Latest Kaiser Health News Stories
Obesity prevention does not get much attention in Colorado, often billed as the healthiest state. Yet more than 1 in 4 black or Hispanic residents are obese, as state and federal public health spending fuels other needs.
Fitness trackers took off about a decade ago, and it’s not unusual for devoted walkers to log several miles a day. But is such a feat necessary?
Patients with Type 2 diabetes are often steered toward medicine or insulin treatment. But with additional support, it’s possible to use diet and exercise to control blood sugar. The rising price of insulin drives patients to lower their dependence on the medicine.
Pressure is growing on employers to better address the mental health needs of workers. Some big companies have begun to offer options such as peer support groups, and California has adopted a new law that calls on employers to act.
Medicaid pays for mentoring of mental health patients by “peer supporters,” but only if they are state-certified. California is one of two states with no certification program. Legislation pending in Sacramento would change that — if the governor backs it.
Boomers are aging reluctantly but, for the most part, gracefully. Many even have found the secret to shaving a decade or more off their physical age.
Alice Miranda Ollstein of Politico, Kimberly Leonard of the Washington Examiner and Rebecca Adams of CQ Roll Call join KHN’s Julie Rovner to discuss the latest news about women’s reproductive health policy and the latest skirmish in the debate over “Medicare-for-all”: how hospitals should be paid.
New research published in JAMA detected some changes in healthy behavior like weight and stress, but little overall impact in workers’ health status or employer health care spending.
Medicare doesn’t pay for an annual physical, but it does cover an annual wellness visit focused on preventing disease and disability by coming up with a “personalized prevention plan” for future medical issues. It is important to use the correct term when scheduling a doctor’s visit.
UnitedHealthcare has put the skids on offering SilverSneakers, the nation’s fitness program for seniors, as part of its benefit packages. A look at why and some alternatives.
The new-generation gadget is designed to alert and protect wearers from falls and heart problems, expanding Apple’s target audience beyond the usual, tech-savvy, early adopters to those with older tickers.
Turning 65 is far more life-changing than turning 21 ever was.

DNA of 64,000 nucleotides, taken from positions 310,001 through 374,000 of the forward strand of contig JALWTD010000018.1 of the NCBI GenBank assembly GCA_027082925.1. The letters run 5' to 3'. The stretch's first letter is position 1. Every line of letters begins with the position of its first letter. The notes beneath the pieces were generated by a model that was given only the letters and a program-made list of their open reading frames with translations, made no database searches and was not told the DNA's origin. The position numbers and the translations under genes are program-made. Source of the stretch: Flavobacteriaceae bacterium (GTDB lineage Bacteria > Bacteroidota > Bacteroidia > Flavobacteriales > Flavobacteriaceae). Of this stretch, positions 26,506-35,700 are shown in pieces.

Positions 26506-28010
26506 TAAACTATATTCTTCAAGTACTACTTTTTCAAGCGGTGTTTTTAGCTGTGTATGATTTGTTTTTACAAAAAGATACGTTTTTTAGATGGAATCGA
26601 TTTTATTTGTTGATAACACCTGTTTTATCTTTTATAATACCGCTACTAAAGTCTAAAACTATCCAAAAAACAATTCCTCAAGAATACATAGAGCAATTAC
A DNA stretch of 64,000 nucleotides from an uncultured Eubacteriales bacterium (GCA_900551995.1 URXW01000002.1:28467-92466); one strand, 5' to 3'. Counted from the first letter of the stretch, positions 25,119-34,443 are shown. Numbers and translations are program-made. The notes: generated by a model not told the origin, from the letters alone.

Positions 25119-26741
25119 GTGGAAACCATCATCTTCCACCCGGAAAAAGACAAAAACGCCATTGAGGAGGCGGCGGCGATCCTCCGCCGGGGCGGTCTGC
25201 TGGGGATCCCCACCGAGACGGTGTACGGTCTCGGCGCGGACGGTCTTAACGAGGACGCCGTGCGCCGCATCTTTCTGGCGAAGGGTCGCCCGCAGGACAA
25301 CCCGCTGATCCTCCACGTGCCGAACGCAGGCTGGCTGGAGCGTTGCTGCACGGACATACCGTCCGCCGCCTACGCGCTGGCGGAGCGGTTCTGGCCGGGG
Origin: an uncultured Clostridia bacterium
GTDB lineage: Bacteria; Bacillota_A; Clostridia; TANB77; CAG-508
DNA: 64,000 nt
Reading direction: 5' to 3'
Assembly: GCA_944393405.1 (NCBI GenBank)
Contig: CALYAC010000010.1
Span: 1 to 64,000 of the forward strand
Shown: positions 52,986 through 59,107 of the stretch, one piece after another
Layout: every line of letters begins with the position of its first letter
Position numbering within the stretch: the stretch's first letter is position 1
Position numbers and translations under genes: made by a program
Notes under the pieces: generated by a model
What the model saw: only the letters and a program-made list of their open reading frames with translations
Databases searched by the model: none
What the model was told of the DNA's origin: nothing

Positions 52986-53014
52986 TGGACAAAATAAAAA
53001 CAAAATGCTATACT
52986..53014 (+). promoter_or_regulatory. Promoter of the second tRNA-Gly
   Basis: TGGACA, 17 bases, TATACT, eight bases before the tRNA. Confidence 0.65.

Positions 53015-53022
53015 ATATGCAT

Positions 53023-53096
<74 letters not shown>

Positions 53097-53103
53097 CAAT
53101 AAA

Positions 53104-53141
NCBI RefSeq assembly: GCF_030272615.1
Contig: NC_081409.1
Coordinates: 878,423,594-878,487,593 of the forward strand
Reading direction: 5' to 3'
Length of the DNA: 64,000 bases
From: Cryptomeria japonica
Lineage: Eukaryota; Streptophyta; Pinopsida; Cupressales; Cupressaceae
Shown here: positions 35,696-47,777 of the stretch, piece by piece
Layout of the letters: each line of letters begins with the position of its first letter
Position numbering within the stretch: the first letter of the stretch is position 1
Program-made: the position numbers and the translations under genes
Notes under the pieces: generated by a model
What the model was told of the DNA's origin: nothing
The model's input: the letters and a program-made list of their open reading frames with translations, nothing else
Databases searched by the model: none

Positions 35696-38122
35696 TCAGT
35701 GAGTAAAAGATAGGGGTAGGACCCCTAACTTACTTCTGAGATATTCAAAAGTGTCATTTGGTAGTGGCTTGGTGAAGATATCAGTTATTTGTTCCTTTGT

Uncertainty over federal standards for these cost-saving programs could trigger different perks for employees and change what they must do to qualify.
In this episode of KHN’s “What the Health?” Julie Rovner of Kaiser Health News, Anna Edney of Bloomberg News, Margot Sanger-Katz of The New York Times and Joanne Kenen of Politico answer listeners’ questions about health policy and politics.
Ohio’s Republican gubernatorial candidate has proposed using a wellness program inspired by the Cleveland Clinic for the state’s Medicaid population. But these types of plans are not new — they have a list of pros and cons, as well as regulatory issues.
In this episode of KHN’s “What the Health?” Julie Rovner of Kaiser Health News, Anna Edney of Bloomberg News, Alice Ollstein of Talking Points Memo and Kimberly Leonard of the Washington Examiner talk about the new push on health legislation by Republicans in the House, as well as developments on Medicaid work requirements, drug prices and the fate of children separated from their parents at the U.S.-Mexican border. Plus, for extra credit, the panelists offer their favorite health stories of the week.
Seniors who outlive their friends — and sometimes family members — know it’s tough to make new friends. But they also know it’s essential to well-being.
Why older couples in supportive, loving, long-term relationships decide to live apart and not get married.
Self-management classes can help the tens of millions of Americans now diagnosed with Type 2 diabetes. But the education can come with a high price tag.
Baby boomers are deciding to return to the workplace because they miss the challenges, the accomplishments — and, most important, the people.